Three conceptions are perpetually turning up at every point in every theory of logic, and in the most rounded systems they occur in connection with one another. They are conceptions so very broad and consequently indefinite that they are hard to seize and may be easily overlooked. I call them the conceptions of First, Second, Third. First is the conception of being or existing independent of anything else. Second is the conception of being relative to, the conception of reaction with, something else. Third is the conception of mediation, whereby a first and second are brought into relation. .
Logical analysis applied to mental phenomenon shows that there is but one law of mind, namely that ideas tend to spread continuously and to affect certain others which stand to them in a peculiar relation of affectibility. In this spreading they lose intensity, and especially the power of affecting others, but gain generality and become welded with other ideas. .
The question of "unreality," which confronts us at this point, is a very important one. Misled by grammar, the great majority of those logicians who have dealt with this question have dealt with it on mistaken lines. They have regarded grammatical form as a surer guide in analysis than, in fact, it is. And they have not known what differences in grammatical form are important. .
The apparent world goes through developments which are the same as those the logician goes through if he starts from Pure Being and travels on to the Absolute Idea... Why the world should go through this logical evolution is not clear; one is tempted to suppose that the Absolute Idea did not quite understand itself at first, and made mistakes when it tried to embody itself in events. But this, of course, was not what Hegel would have said. .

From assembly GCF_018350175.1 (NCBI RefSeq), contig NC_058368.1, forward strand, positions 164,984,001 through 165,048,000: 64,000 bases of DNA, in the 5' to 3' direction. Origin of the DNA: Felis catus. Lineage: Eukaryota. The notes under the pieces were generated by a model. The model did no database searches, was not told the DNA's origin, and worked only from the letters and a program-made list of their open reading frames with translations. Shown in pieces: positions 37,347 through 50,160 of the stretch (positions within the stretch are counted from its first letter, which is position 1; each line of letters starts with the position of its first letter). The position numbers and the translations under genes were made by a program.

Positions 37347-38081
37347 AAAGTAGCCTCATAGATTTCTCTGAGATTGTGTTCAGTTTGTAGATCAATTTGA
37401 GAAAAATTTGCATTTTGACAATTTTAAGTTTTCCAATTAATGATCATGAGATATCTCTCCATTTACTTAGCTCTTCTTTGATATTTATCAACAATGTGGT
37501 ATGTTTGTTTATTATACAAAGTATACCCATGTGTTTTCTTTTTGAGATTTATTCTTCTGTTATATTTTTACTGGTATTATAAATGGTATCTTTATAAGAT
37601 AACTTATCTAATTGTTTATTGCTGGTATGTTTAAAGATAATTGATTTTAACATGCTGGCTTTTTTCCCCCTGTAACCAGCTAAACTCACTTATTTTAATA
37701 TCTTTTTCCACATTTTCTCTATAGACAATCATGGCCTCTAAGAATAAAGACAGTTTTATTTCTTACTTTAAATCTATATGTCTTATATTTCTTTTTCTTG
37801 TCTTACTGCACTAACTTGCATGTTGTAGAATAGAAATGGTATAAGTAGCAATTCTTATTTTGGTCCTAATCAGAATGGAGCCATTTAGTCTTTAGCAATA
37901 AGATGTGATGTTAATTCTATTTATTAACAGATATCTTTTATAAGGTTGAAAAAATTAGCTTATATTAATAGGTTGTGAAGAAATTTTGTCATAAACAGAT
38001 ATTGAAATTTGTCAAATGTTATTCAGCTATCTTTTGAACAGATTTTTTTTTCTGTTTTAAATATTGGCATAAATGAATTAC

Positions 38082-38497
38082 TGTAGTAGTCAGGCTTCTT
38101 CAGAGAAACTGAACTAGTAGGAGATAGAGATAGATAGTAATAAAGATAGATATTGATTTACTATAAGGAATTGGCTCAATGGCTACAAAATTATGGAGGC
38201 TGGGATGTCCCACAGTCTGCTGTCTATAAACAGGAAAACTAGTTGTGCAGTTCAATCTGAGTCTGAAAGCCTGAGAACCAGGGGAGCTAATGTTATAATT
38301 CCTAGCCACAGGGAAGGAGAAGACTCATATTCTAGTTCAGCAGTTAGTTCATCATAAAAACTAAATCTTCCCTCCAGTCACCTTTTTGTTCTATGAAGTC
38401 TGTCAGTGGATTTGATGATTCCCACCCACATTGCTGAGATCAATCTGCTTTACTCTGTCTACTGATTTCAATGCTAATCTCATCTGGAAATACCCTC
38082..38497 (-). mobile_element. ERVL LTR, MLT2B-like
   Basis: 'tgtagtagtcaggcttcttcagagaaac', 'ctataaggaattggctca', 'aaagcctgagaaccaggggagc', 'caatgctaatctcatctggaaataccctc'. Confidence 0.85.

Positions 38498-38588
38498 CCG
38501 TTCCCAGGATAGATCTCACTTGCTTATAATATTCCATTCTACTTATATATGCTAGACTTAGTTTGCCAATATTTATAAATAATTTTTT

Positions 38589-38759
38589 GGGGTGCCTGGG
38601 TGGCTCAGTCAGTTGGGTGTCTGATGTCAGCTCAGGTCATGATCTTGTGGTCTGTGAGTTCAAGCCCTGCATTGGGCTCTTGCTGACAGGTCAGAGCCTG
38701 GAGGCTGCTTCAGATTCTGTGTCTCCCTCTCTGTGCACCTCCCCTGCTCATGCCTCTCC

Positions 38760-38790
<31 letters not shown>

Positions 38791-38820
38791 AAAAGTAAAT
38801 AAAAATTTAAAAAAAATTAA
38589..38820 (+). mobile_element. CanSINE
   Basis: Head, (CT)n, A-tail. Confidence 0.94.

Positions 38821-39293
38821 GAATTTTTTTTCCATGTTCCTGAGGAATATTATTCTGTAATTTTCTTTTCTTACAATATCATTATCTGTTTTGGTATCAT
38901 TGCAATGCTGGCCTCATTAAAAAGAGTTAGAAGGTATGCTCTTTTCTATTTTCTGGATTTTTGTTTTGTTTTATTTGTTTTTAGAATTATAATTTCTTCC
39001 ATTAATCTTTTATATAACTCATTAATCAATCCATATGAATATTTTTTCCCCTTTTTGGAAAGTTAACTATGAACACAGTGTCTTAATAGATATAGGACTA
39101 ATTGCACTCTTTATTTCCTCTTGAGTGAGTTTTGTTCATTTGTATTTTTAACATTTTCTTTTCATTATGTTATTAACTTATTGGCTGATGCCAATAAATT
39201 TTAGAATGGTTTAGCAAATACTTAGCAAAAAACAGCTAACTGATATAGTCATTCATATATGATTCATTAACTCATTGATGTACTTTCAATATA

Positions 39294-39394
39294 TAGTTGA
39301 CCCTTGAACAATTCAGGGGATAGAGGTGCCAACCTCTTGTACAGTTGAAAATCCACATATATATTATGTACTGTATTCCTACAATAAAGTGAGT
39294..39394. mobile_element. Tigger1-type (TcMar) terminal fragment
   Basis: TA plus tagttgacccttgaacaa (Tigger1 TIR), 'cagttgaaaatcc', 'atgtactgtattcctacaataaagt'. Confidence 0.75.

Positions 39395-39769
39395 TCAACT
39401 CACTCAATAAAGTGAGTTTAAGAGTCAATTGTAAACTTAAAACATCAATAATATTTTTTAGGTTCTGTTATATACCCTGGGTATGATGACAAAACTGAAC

Conceptual graphs are system of logic based on the existential graphs ofand the semantic networks of artificial intelligence. The purpose of the system is to express meaning in a form that is logically precise, humanly readable, and computationally tractable. .
— No definition of poetry is adequate unless it be poetry itself. The most accurate analysis by the rarest wisdom is yet insufficient, and the poet will instantly prove it false by setting aside its requisitions. It is indeed all that we do not know. The poet does not need to see how meadows are something else than earth, grass, and water, but how they are thus much. He does not need discover that potato blows are as beautiful as violets, as the farmer thinks, but only how good potato blows are. The poem is drawn out from under the feet of the poet, his whole weight has rested on this ground. It has a logic more severe than the logician's. You might as well think to go in pursuit of the rainbow, and embrace it on the next hill, as to embrace the whole of poetry even in thought. .
[ Fuzzy logic is ] a logic whose distinguishing features are (i) fuzzy truth-values expressed in linguistic terms, e.g., true, very true, more or less true, or somewhat true, false, nor very true and not very false, etc2.; (2) imprecise truth tables; and (3) rules of inference whose validity is relative to a context rather than exact. .
Maybe you are looking for Logic quotes, Logic sayings?
|101sharequotes on Facebook101sharequotes on Google+||Quotes
Data Science blog
Data Science news